That The Weather Man, directed by Gore Verbinski (Mousehunt, The Ring, Pirates of the Caribbean) from a script by Steve Conrad, strains at profundity without attaining it is of course no surprise. But the reasons why it fails are many and instructive. One is that it is a movie about celebrity for celebrities. Not much depth there then. Celebrities need to feel good about themselves too, though, and Messrs. Verbinski and Conrad are here to make that happen. Their hero, Chicago TV weatherman Dave Spritz (Nicolas Cage), experiences minor celebrity in the shape of people throwing fast food at him in the street. Things can only get better, you think, but by the end you may want to throw things at him too.
For the main reason that the film doesn’t work is that Dave is way too shallow to express anything profound. Not only do several people describe Dave as an a******, including his wife Noreen (Hope Davis); not only do we see a number of instances in which he behaves like an a******, but he himself seems to recognize this about himself while being more or less helpless to do anything about it. As if to advertise the pathetic smallness of the distance traveled on this spiritual odyssey of an a******, Dave’s story is bracketed by two encounters with autograph seekers. To the one at the beginning he is rude; to the one at the end he is nice. There you have it, folks, as profound a spiritual transformation as you can expect from a TV weatherman in the movies.
Actually, we know that’s not true. For the film invites comparison with the greatest ever picture about a TV weatherman, Groundhog Day (1993). Its hero, Phil Connors (Bill Murray), is every bit as shallow as Mr. Cage’s Dave, but by making him live the same day over and over again the film forces him into a course of soul-dredging to which Dave never comes close. Thus Phil’s dreams of a national network slot are forgotten by the time he learns to appreciate the ordinary folk of Punxsutawney, Pennsylvania. Dave, a celebrity wannabe to the last, ends up as the weather man on Bryant Gumbel’s “Hello, America” — but he makes Bryant wait before he says yes!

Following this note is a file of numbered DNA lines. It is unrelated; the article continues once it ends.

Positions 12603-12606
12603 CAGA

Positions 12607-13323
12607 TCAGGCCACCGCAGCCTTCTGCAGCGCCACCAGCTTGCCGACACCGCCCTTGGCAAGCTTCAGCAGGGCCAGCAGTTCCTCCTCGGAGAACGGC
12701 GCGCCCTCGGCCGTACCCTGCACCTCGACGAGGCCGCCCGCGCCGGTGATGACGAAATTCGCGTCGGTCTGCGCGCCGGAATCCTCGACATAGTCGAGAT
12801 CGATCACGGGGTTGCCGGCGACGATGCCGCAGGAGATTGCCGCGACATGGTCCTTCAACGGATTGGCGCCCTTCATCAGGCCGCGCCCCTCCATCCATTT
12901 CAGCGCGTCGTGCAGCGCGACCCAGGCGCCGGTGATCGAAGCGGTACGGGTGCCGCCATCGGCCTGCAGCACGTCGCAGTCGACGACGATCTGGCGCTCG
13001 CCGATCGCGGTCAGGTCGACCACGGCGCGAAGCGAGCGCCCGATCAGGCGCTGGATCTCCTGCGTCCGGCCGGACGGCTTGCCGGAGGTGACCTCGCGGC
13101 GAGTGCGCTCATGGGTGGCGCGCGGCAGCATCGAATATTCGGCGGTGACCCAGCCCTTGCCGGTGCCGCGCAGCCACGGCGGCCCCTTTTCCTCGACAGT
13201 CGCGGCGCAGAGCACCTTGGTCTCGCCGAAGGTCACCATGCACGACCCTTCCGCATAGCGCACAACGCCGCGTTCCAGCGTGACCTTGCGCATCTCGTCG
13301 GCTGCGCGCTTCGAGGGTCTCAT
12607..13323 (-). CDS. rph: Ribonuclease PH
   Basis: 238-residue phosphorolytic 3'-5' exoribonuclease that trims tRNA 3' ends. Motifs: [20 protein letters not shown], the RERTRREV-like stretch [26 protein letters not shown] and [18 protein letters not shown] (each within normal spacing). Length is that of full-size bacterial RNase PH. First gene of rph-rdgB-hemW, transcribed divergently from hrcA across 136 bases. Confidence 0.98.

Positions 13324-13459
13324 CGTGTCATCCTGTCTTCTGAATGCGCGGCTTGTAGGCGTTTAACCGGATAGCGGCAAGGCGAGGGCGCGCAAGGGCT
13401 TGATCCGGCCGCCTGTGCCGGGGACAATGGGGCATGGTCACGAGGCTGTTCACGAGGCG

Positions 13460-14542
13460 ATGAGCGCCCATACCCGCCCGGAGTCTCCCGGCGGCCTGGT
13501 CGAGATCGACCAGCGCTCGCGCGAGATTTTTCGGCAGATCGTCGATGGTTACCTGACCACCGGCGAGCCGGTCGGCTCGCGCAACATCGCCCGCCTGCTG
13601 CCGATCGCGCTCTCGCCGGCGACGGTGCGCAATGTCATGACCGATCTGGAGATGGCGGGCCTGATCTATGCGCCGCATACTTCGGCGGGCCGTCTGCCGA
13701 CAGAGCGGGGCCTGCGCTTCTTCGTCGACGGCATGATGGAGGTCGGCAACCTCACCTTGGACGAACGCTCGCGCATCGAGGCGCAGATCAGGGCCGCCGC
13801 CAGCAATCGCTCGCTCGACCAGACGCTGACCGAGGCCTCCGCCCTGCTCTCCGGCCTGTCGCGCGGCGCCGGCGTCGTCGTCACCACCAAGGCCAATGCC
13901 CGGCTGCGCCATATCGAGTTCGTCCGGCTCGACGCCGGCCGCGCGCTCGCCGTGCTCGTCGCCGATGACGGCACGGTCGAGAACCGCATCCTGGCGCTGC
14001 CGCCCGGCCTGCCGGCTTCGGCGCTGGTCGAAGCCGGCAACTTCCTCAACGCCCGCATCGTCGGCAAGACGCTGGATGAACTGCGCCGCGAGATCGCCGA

The popularity of local TV news people with Hollywood — we could also mention To Die For (1995), Lucky Numbers (2000), and Anchorman: The Legend of Ron Burgundy (2004) — is that they are so easy to patronize. Just like the stars who play them — Nicole Kidman, John Travolta, and Will Ferrell in the three examples above — they are celebrities of a sort. But very small celebrities. Celebrities who didn’t make the big time. That’s what makes it especially delicious for the stars who did make it to play them as dummies. Yet if there is an element of self-congratulation in the portrayal of stupid TV newscasters, there is also an element of self-contempt. Deep down inside, the stars know that what they do isn’t all that different from what their moronic alter egos do. Here’s how Dave Spritz puts it: “I receive a large reward for pretty much zero effort and contribution. That’s why people throw shakes at me.”
Not really. Rather, that’s why people make movies about him. The shake-throwing is never quite believable. Supposedly it happens all the time, but it really just provides the occasion for one of Dave’s meditations in self-loathing. They also throw fast food at him, he thinks, because “I am fast food.” It is one way to express the love-hate relationship between people and their celebrities, but so is the movie. Dave’s relations with soon-to-be ex-wife Noreen and his two troubled children, Mike (Nicholas Hoult) and Shelley (Gemmenne de la Pena), are reassuringly difficult and so help to bring him down to earth — which is where we insist our celebrities should be. The same is true of Dave’s feelings of inferiority vis-a-vis his dying father, celebrity author Robert Spritzel (Michael Caine). But from that source he also gets the words of wisdom that reach after profundity.
“To get anything of value you have to sacrifice,” says dad without apparent irony. “Do you know that the hardest thing to do and the right thing are usually the same thing? ‘Easy’ doesn’t enter into grown-up life.”
Oh, please. In the context, these are just words. A rich and famous author is advising a rich and famous TV presenter that he’s got to sacrifice? What sacrifice do we see either of them make? Dad’s got to die and Dave’s got to get divorced, but it’s not something that either of them has chosen. And in Dave’s case the pill is sugared with a move to New York, national fame, and a million bucks a year. The only profound insight on offer in this deeply disappointing film is that celebrities want to believe that they are ordinary people as much as we want to believe it of them. But it’s also pretty clear they’re not.
James Bowman is a resident scholar at the Ethics and Public Policy Center, media essayist for the New Criterion, and The American Spectator’s movie critic.
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